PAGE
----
On the Virtues of Stretching Oneself
This spring, I had the extraordinary privilege to speak to 70 Grinnell students and recent alumni who applied for competitive external fellowships this year. These remarkable people had summoned the courage to apply for awards like the Fulbright, Watson, Truman, Marshall, or Rhodes scholarships.
As I considered what I might offer by way of congratulations and advice, I recalled my own experiences as a history major at Pomona College, where my advisers had encouraged me to apply for such awards as well. I decided to apply for a Fulbright teaching fellowship to Ecuador. I had studied Spanish for eight years, both in high school and at college, and had achieved a high degree of fluency. I had studied abroad in Spain and was excited about the chance to work in Latin America. I was deeply interested in the history of U.S.-Latin American relations and was writing a senior thesis on the Alliance for Progress, the Kennedy administration’s signature foreign aid program. I extensively researched the country’s history, economy, and social structure. My interview with the college’s committee went well. They recommended me strongly, and I was thrilled to receive a letter from the Fulbright program informing me I was a finalist. Alas, about a month later I received another letter advising me that I had not, in fact, won the award.
I also applied for a Rhodes and a Marshall. Faculty friends and supporters told me that my interests in poverty and development would be attractive to selection committees. They noted that I had volunteered at a local elementary school, helping teach English as a second language to the children of recent immigrants. They suggested that my experience as a varsity athlete in cross country and track might be beneficial as well. After a grueling mock interview on campus, I was miraculously selected in a first-round Rhodes interview in my home state of Hawaii. The finalist interview, at the University of Southern California, did not go as well. I struggled to respond to hypothetical questions about information, security, and democracy. When the winners were announced that evening, I was not among the 32 award recipients. Instead of flying off to Oxford, I went back to my residence hall, promptly contracted the stomach flu, and was sick for a week. My pursuit of a Marshall scholarship for graduate study in the United Kingdom ended in a similar way. I applied, was a finalist, interviewed, and didn’t make the last cut.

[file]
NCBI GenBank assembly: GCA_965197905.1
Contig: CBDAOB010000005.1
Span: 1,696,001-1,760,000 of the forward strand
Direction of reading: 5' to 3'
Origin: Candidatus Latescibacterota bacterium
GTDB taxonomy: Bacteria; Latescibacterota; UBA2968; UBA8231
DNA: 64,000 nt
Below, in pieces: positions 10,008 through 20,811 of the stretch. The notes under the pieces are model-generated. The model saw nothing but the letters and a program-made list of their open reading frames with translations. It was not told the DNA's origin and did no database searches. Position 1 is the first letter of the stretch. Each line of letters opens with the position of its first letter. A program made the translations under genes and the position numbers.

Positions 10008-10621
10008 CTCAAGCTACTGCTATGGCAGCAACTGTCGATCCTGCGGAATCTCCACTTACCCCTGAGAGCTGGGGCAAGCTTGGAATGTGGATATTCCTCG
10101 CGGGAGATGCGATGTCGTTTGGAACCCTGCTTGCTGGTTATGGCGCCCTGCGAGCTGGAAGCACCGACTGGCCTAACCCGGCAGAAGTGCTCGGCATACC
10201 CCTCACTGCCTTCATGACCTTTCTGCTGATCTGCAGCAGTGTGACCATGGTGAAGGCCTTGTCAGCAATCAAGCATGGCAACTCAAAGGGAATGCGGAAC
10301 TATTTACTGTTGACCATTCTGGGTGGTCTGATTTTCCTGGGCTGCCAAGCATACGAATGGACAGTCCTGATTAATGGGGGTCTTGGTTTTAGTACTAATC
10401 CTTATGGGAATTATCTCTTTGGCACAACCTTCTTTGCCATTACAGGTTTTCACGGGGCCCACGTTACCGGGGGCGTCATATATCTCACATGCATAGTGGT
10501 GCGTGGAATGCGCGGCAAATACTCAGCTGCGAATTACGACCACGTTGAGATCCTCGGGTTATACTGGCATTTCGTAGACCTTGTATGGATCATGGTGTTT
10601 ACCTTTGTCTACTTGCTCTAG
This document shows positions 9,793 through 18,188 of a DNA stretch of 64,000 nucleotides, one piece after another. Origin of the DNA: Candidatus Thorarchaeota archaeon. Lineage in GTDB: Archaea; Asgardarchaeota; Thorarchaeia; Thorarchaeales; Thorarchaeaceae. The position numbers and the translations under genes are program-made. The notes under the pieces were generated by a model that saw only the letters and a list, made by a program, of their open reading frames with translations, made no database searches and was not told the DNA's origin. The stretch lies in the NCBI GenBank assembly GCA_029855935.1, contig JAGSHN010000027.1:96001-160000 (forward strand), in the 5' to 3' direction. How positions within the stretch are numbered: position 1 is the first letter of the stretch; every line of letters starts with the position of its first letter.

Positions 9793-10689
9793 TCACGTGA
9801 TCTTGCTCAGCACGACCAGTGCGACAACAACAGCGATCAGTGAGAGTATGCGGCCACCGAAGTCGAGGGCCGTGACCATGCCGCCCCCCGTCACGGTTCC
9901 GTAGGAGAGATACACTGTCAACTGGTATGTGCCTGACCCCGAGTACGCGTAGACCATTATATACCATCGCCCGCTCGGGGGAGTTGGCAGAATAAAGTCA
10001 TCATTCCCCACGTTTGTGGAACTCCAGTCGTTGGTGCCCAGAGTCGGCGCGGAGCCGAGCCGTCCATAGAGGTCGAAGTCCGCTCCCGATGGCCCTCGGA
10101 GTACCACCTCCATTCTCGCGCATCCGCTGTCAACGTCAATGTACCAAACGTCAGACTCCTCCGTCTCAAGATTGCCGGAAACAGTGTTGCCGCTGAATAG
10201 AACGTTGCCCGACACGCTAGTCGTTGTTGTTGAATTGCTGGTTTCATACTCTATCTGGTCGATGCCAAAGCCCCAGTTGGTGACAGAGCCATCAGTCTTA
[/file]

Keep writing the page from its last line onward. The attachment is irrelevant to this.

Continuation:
The disappointment of coming so close and not winning can be hard to take. But looking back, I wouldn’t trade the experience for the world. Learning to write about oneself and to interview are vital skills for the rest of one’s professional life, and I clearly benefited from the opportunity. More importantly, the application process — and its demand that one explore fundamental questions of purpose, meaning, and values — is an invitation to essential self-discovery.
The really important question is not “What am I good at?” Grinnell College students, of course, are good at a lot of things! The vital, essential questions are instead “What do I care about? What matters to me? What might I be willing to commit myself to?” Those questions are of an entirely different order, and applying for such fellowships is an invitation to explore them in a thoughtful, reflective, and serious way. Winning awards is great, and Grinnell students win many every year, but the real learning comes in the process of personal discernment.
A great liberal arts education truly liberates you; it enables you to discover talents, interests, and abilities you didn’t know you possessed and to bring them to bear in a world that truly needs your help. Supported by a wonderful and devoted faculty and staff, Grinnell’s students learn, grow, and stretch themselves toward that goal each day.
As I depart Grinnell this summer to become president of Punahou School in Honolulu, I carry with me a deep sense of admiration for Grinnell’s community. After five years, my confidence in the College’s vital mission is stronger than ever.